We now describe the split-nesting algorithm for general length circular convolution [link] . Let $n={p}_{1}^{{e}_{1}}\cdots {p}_{k}^{{e}_{k}}$ where ${p}_{i}$ are distinct primes. We have seen that
where $P$ is the prime factor permutation $P={P}_{{p}_{1}^{{e}_{1}},\cdots ,{p}_{k}^{{e}_{k}}}$ and $R$ represents the reduction operations. For example, see Equation 46 in Preliminaries . $RP$ block diagonalizes ${S}_{n}$ and each diagonal block represents a multi-dimensional cyclotomicconvolution. To obtain a bilinear form for a multi-dimensional convolution,we can combine bilinear forms for one-dimensional convolutions.If $({A}_{{p}_{j}^{i}},{B}_{{p}_{j}^{i}},{C}_{{p}_{j}^{i}})$ describes a bilinear form for ${\Phi}_{{p}_{j}^{i}}\left(s\right)$ convolution and if
with
where ${H}_{d}\left(p\right)$ is the highest power of $p$ dividing $d$ , and $\mathcal{P}$ is the set of primes, then $(ARP,BRP,{P}^{t}{R}^{-1}C)$ describes a bilinear form for $n$ point circular convolution. That is
computes the circular convolution of $h$ and $x$ .
As above $({A}_{{p}_{j}^{i}},{B}_{{p}_{j}^{i}},{C}_{{p}_{j}^{i}})$ can be taken to be $({D}_{\phi \left({p}_{j}^{i}\right)},{E}_{\phi \left({p}_{j}^{i}\right)},{G}_{{p}_{j}^{i}}{F}_{\phi \left({p}_{j}^{i}\right)})$ where $({D}_{d},{E}_{d},{F}_{d})$ describes a bilinear form for $d$ point linear convolution. This is one particular choice for $({A}_{{p}_{j}^{i}},{B}_{{p}_{j}^{i}},{C}_{{p}_{j}^{i}})$ - other bilinear forms for cyclotomic convolution that are not derived from linear convolution algorithms exist.
A 45 point circular convolution algorithm:
where
and where $({A}_{{p}_{j}^{i}},{B}_{{p}_{j}^{i}},{C}_{{p}_{j}^{i}})$ describes a bilinear form for ${\Phi}_{{p}_{j}^{i}}\left(s\right)$ convolution.
The matrix exchange property is a useful technique that, under certain circumstances,allows one to save computation in carrying out the action of bilinear forms [link] . Suppose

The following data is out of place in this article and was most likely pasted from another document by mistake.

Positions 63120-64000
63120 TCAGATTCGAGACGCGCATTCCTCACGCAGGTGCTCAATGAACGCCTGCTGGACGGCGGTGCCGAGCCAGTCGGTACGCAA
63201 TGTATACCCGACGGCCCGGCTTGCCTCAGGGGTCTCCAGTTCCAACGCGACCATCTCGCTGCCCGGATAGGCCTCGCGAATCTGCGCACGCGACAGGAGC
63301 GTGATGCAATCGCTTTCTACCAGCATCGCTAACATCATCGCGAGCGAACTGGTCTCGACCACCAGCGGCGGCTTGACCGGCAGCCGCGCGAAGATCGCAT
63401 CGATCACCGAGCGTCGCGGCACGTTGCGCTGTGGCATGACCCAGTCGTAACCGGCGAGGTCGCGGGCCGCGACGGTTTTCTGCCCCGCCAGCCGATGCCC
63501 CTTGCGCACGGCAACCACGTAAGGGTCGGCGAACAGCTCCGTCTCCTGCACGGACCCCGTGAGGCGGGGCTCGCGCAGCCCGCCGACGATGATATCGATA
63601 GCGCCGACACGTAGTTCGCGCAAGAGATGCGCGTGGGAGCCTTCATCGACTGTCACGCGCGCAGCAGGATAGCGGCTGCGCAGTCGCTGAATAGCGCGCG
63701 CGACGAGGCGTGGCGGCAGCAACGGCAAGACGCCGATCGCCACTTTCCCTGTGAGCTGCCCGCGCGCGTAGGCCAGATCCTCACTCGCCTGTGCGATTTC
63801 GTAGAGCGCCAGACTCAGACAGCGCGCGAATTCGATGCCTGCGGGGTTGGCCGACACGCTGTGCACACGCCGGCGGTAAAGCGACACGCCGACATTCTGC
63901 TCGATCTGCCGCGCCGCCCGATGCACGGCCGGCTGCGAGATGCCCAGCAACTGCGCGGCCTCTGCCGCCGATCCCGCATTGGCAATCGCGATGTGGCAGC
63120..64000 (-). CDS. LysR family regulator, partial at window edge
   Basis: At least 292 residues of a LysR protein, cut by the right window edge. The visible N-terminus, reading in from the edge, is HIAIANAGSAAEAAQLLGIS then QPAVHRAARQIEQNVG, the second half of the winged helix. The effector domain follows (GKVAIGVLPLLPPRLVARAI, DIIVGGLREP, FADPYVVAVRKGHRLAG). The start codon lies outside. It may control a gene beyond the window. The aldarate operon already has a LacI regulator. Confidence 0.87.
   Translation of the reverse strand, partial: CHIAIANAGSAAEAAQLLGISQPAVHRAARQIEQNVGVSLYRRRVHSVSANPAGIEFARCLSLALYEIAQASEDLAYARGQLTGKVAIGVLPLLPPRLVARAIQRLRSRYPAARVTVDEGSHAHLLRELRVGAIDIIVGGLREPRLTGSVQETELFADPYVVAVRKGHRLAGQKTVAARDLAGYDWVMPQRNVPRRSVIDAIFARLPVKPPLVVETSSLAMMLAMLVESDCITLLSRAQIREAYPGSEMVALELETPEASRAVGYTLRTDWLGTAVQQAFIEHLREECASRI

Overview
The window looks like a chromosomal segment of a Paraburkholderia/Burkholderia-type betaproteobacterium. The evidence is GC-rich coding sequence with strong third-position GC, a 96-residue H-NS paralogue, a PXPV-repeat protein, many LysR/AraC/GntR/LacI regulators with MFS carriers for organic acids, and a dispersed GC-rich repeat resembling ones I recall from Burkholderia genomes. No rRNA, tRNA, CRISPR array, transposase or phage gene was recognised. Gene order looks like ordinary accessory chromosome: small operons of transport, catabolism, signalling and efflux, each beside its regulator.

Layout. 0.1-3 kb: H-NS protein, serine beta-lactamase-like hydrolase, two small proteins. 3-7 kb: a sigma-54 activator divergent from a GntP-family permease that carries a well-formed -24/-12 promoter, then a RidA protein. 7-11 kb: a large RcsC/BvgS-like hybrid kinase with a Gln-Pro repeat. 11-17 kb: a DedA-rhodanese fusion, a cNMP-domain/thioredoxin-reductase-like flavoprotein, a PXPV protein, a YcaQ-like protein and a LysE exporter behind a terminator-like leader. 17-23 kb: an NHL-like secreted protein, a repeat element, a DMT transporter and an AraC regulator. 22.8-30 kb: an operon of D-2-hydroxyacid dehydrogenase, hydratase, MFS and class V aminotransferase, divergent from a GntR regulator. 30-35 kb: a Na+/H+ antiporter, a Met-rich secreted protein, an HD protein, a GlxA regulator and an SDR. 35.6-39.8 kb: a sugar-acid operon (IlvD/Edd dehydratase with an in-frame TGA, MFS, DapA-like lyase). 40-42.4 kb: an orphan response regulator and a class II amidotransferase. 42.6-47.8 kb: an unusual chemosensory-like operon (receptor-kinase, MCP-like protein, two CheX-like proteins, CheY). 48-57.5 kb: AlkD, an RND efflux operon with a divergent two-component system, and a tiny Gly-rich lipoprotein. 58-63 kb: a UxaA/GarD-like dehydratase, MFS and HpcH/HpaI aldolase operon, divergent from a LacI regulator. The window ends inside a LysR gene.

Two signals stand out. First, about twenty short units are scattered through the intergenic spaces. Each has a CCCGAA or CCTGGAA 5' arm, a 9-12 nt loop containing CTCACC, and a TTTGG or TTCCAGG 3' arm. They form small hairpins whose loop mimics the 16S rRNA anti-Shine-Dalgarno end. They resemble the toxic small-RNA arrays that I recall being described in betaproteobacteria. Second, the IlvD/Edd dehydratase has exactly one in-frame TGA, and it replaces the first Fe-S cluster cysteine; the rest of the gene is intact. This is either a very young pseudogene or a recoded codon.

as in [link] . When $h$ is known and fixed, $Bh$ can be pre-computed so that $y$ can be found using only the operations represented by $C$ and $A$ and the point by point multiplications denoted by $*$ . The operation of $B$ is absorbed into the multiplicative constants.Note that in [link] , the matrix corresponding to $C$ is more complicated than is $B$ . It is therefore advantageous to absorb the workof $C$ instead of $B$ into the multiplicative constants if possible. This can be done when $y$ is the circular convolution of $x$ and $h$ by using the matrix exchange property.
To explain the matrix exchange property we draw from [link] . Note that $y=Cdiag\left(Ax\right)Bh$ , so that $\mathrm{Cdiag}\left(Ax\right)B$ must be the corresponding circulant matrix,
Since $\mathrm{Cdiag}\left(Ax\right)B=J{\left(\mathrm{Cdiag},\left(,A,x,\right),B\right)}^{t}J$ where $J$ is the reversal matrix, one gets
As noted in [link] , the matrix exchange property can be used whenever $y=T\left(x\right)h$ where $T\left(x\right)$ satisfies $T\left(x\right)={J}_{1}T{\left(x\right)}^{t}{J}_{2}$ for some matrices ${J}_{1}$ and ${J}_{2}$ . In that case one gets $y={J}_{1}{B}^{t}\left\{A,x,*,{C}^{t},{J}_{2},h\right\}$ .
Applying the matrix exchange property to [link] one gets
A 45 point circular convolution algorithm:
where $u={C}^{t}{R}^{-t}PJh$ and
and where $({A}_{{p}_{j}^{i}},{B}_{{p}_{j}^{i}},{C}_{{p}_{j}^{i}})$ describes a bilinear form for ${\Phi}_{{p}_{j}^{i}}\left(s\right)$ convolution.